This New Year, I’m reminded that sometimes it’s worth remembering the path you’ve come down so that you can steer clearly into the future. Remember the times you’ve been brave, kept going when you weren’t sure you could, or were pleasantly surprised by the world. THOSE are the things that will keep you going when things feel hard. Fill your 2016 with the experiences, people, and feelings you crave.

In 2010, I gave up everything to go on a journey. I said goodbye to my English bulldog, to my friends and my two families. I saw Dizzee World Theme Park in India. I met a fisherman on the Mamallapuram Beach in India who had watched as one of his family members was swept away by the 2004 Tsunami. I stood on a deserted beach under the moonlight and held hands with a young Indian man who dreams of owning his own shop. I met amazing, strong women with courage and dreams. I walked along the Bay of Bengal as my scarf danced to the whipping wind. I fell ill again and again. I hugged a Saint. Twice. I discussed the Port of Yemen. I wrote while overlooking the cliffs of Varkala. I learned how to make chai. I had my last piece of chicken. I lay on the roof with a new Indian friend and looked at the stars. I learned that STD means something different in India. I was truly alone. I fell in love with one of my best friends, and I grew enough to be able to let that love go. I reconnected with a man who taught me a lot about being a good teacher, Scott Russell. I did shoulder stands until my pinky went numb. I met a dear man named Peter from Ireland who brought me a chocolate bar when I most needed it. I felt the peace and easiness of being in a headstand. I had my food stolen. I made new friends. I connected with old ones. I rediscovered the power of human touch. I fell in the shower and had the daddy of all bruises to prove it.

I climbed a mountain. I opened up my hamstrings. I sang. I talked about the differing sizes of countries’ bananas with my bunkmate, Marion from Ireland. I embraced the inner girl in myself. I met a completely skeevy doctor in Kovalam who offered me a job and wanted to teach me Ayurvedic medicine and massage. I learned that Indian men get their power from their mustaches and spicy food. I learned that sometimes things really are free. I let go of the past. I grieved. I gained weight. I dreamed about barongs of Bali. I was told what the number 11 meant. I was a citizen of the planet. I rode buses and trains in the searing heat. I saw an elephant blessing people. I smelled fabulous smells and abhorrent ones. I tasted decadent Indian food and gorged myself on naan bread. I craved apples and peanut butter. I ran through the tea plantations with my best friend from The States. I meditated. I said no. I rode a bus driven by an Indian Mario Andretti and hung on for dear life, and I felt safe because of the presence of the ticket taker. I transformed my very DNA.  I rode an elephant, and I loved that elephant because he was a stubborn old rebel. I watched old women spread rock and hot tar on a road with a broom. I despaired. I paddled in the Backwaters of Allephey and ate bitter mango with salt. I went to the hospital and was probed beyond my level of comfort. I ate maggots. I saw the ruins of Hampi and experienced a marriage festival complete with the throwing of bananas. I learned Ashtanga Yoga in Mysore. I rode through the streets of India on the back of a Brazilian’s motorbike. I was massaged. I embraced the past hurts in my body. I was attacked in the wee hours of the morning on a dark street while heading to Yoga class. I loathed my body. I saw unreal swarms of dragonflies. I lost myself and found her again. I watched an Indian man toss bull urine on his son and laugh. I met my Indian family. I learned how to make fresh Paneer from the milk provided by the cow in the basement.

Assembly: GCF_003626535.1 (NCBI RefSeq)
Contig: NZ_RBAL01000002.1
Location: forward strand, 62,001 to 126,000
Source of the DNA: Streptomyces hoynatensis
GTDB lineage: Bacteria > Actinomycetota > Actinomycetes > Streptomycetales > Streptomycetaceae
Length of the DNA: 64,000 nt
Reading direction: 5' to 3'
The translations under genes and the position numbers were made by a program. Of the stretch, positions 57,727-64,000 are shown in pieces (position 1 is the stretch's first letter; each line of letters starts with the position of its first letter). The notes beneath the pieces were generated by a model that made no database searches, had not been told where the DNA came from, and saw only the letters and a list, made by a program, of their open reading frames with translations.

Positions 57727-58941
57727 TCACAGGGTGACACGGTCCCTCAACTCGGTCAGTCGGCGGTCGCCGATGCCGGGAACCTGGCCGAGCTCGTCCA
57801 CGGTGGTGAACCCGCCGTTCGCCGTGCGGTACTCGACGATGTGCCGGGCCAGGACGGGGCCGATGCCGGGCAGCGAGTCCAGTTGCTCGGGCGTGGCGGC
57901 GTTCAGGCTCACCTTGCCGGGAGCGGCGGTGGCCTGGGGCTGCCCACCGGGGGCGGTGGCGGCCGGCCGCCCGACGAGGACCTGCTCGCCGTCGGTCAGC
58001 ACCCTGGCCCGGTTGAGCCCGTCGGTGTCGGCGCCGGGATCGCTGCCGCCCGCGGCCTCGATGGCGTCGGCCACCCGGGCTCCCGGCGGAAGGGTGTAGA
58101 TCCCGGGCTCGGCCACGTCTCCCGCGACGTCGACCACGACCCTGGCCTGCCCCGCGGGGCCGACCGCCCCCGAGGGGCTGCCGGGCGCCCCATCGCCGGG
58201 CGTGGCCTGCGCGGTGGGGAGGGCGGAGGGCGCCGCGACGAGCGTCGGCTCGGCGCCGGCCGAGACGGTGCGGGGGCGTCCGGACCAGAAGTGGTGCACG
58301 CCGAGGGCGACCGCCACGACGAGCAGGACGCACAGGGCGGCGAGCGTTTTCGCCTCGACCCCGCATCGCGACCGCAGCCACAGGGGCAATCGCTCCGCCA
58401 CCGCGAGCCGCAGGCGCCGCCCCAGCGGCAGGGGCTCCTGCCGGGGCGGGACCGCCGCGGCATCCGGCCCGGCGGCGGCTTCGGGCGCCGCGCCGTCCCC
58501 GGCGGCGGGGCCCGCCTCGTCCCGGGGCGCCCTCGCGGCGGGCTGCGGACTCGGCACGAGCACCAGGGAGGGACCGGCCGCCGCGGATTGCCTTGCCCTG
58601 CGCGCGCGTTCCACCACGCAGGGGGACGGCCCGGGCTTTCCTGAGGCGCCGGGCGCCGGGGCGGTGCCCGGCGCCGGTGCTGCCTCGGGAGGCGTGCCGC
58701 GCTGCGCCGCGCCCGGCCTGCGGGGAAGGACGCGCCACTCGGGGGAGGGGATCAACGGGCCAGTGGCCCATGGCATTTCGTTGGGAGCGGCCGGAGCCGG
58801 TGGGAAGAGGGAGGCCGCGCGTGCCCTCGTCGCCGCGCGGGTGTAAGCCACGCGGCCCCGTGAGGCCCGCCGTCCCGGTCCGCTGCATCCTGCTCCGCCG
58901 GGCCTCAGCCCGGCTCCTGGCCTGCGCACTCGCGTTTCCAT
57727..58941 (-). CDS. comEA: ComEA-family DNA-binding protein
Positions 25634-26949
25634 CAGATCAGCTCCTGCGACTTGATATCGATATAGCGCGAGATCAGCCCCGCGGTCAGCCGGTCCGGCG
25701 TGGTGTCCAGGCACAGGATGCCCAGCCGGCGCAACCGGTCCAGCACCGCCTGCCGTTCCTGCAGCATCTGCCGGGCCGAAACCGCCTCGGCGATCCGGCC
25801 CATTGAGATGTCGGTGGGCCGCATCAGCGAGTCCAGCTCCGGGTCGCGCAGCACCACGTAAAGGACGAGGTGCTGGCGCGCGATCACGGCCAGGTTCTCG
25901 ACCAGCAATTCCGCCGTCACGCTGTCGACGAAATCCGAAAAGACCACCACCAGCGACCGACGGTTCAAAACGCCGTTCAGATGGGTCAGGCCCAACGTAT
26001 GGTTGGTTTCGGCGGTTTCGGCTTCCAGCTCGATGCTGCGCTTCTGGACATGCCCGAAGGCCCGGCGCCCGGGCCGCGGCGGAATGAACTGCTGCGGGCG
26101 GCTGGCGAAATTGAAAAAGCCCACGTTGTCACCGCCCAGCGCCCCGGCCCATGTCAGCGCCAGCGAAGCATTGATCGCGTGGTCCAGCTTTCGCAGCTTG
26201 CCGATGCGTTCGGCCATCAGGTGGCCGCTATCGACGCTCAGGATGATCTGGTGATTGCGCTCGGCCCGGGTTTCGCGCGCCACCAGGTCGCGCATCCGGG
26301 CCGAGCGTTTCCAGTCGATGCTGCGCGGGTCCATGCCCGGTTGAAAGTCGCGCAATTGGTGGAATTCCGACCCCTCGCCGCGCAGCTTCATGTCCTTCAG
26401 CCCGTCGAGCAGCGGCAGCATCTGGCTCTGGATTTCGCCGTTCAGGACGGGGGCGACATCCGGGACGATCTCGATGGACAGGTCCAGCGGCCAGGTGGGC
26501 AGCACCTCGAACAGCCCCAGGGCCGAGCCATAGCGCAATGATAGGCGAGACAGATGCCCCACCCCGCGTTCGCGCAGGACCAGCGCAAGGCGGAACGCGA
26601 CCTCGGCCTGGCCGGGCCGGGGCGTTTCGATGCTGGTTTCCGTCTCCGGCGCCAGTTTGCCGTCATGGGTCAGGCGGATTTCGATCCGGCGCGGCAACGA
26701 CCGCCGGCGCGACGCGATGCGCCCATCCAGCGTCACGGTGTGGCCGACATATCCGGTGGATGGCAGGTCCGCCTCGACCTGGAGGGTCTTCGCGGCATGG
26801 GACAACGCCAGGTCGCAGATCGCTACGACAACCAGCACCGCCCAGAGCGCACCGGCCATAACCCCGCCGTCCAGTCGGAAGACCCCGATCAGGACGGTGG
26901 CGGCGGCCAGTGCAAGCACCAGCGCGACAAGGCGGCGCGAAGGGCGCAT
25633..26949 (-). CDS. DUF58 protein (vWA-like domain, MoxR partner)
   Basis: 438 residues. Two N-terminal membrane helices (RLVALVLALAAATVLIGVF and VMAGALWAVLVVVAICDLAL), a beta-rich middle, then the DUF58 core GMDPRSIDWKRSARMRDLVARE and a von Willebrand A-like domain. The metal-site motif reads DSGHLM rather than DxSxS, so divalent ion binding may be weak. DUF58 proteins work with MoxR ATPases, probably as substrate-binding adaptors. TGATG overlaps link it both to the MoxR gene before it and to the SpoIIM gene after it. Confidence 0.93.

I marveled at the Taj Mahal. I felt the longing that Shah Jahan must have felt while watching the construction of the Taj Mahal from his prison in the Agra Fort.I sat upon the onyx throne once an Indian King’s. I attended a glitzy, full-on Indian wedding. My hands were painted with henna; I was given silver anklets for my feet. I saw King Akbar’s old road to Jaipur and his wishing well. I made three wishes in Salim Chisti’s tomb as I tied my red and yellow string to the marble cut-out windows. I was taken on a date to McDonald’s. I purchased precious stones in Jaipur. I saw the most beautiful pink tourmaline I’ve ever seen. I read Oracle cards for new British friends. I had a nightmare and was comforted by an addict. I learned how to test hash before buying, or rather, watching someone else buy it. I had an Indian hotel manager read my palm and tell me that I would be successful in any business I ever chose to do, because I was a powerful woman. I skyped. I learned that in India, anything is possible except for one thing – not possible, even if that means the hotel manager has to heat up the water for my bath in the kitchen and bring it up to me in a five-gallon bucket. I witnessed the magnificence of the Floating Palace as seen in James Bond: Octopussy. I fell in love with Udaipur. I watched boys flying kites on their rooftops.  I roamed the fort of Jodhpur and breathed the history into my veins. I saw the mesmerizing shade of blue painted all about the city of Jodhpur by the high spiritual caste. I rode a camel in the searing heat of the Jaisalmar desert where I saw the lights of the Pakistan in the distance and was left alone on the dunes at night. I begged to go home early from the desert; I was told no. I cuddled a baby lamb marked with henna polka dots.